Manufacturers, Retailers Boost Consumer Recycling

Plug-In to eCycling partners expanded their electronics recycling programs and collected and recycled more than 66.5 million pounds of used electronics in 2008, nearly a 30 percent increase from the previous year, according to a Jan. 8 press release.

The program is a partnership between the U.S. Environmental Protection Agency and leading consumer electronics manufacturers and retailers that fosters opportunities for consumers to donate or recycle used electronics.

“Our Plug-In partners are continuing to develop programs that help consumers protect the environment,” said Susan Bodine, assistant administrator for EPA’s Office of Solid Waste and Emergency Response. “It’s exciting to see these programs mature rapidly at a time when people are increasingly looking for ways to do their part by recycling their used electronics.”

In 2008, Plug-In partners prevented the release of greenhouse gases equal to the annual emissions from approximately 15,500 cars.

Plug-In partners have tailored the collection of consumer electronics for reuse and recycling in a variety of ways, such as in-store take-back, mail-in recycling, online trade-in, and hosting local collection events.

Notable programs and new partnerships developed in 2008 include:

• Dell/Staples partnership, where consumers can recycle any Dell-branded computer product for free at any Staples store;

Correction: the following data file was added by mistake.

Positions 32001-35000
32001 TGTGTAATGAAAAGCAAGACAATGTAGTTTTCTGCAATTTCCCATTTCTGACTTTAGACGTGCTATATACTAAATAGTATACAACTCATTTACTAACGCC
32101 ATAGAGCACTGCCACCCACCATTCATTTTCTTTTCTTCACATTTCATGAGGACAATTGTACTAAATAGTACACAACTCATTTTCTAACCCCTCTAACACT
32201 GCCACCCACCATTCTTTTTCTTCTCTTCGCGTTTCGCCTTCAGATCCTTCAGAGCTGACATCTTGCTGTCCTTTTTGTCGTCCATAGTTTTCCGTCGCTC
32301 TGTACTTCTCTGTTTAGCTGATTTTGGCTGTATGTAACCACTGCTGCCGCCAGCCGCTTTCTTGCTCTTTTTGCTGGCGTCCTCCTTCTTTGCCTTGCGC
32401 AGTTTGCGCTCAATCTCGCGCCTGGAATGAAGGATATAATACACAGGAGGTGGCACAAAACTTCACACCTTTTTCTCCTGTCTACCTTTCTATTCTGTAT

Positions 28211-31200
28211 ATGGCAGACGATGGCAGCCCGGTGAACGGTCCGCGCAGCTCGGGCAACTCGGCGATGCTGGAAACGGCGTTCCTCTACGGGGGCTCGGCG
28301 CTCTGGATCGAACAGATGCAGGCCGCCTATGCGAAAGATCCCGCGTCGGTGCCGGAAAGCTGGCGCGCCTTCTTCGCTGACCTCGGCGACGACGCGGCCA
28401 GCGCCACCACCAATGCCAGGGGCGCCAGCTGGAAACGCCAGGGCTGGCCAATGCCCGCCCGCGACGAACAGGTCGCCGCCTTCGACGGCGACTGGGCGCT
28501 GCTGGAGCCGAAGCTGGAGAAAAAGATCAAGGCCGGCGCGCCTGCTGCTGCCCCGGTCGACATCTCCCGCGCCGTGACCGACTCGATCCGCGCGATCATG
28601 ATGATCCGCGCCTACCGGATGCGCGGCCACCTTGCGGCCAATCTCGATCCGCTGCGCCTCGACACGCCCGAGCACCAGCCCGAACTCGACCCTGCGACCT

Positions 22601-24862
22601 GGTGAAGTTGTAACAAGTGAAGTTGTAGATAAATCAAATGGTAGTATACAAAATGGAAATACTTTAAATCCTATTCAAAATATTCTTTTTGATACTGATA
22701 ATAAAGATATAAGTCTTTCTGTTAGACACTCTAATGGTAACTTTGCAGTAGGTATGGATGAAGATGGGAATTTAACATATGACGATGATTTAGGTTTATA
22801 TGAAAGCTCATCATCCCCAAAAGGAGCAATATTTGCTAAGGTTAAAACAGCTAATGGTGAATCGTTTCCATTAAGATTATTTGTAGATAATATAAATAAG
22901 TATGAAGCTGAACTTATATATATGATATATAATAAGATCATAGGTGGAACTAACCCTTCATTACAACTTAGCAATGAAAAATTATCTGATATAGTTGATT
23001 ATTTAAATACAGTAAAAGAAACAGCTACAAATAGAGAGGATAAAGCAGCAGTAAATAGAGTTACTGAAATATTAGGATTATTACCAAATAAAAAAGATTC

• Best Buy’s pilot program at 134 stores to test in-store take-back of selected consumer electronics;

• Sony’s expansion of its partnership with Waste Management to more than 160 drop-off locations, where consumers can recycle any Sony-branded products, including televisions, at no cost;

• LG’s launch of its partnership with Waste Management, also offering free recycling of LG, Zenith, and Goldstar brands;

• Samsung’s Recycling Direct program, available at more than 170 locations and its partnership with Walmart, in which Durabrand and Ilo electronic products (two private brands formerly sold by Walmart) can be recycled at Samsung’s Recycling Direct locations; 

• Partnership between Panasonic, Sharp, and Toshiba (via their recycling platform, the Electronic Manufacturers Recycling Management Company) and Goodwill Industries of Central Texas to pilot television collection and recycling;

• Toshiba’s free online take-back services for any brand of selected consumer electronics;

• Free in-store take-back or mail-in recycling programs for cell phones and other mobile devices available from all Plug-In carriers or cell phone manufacturers.

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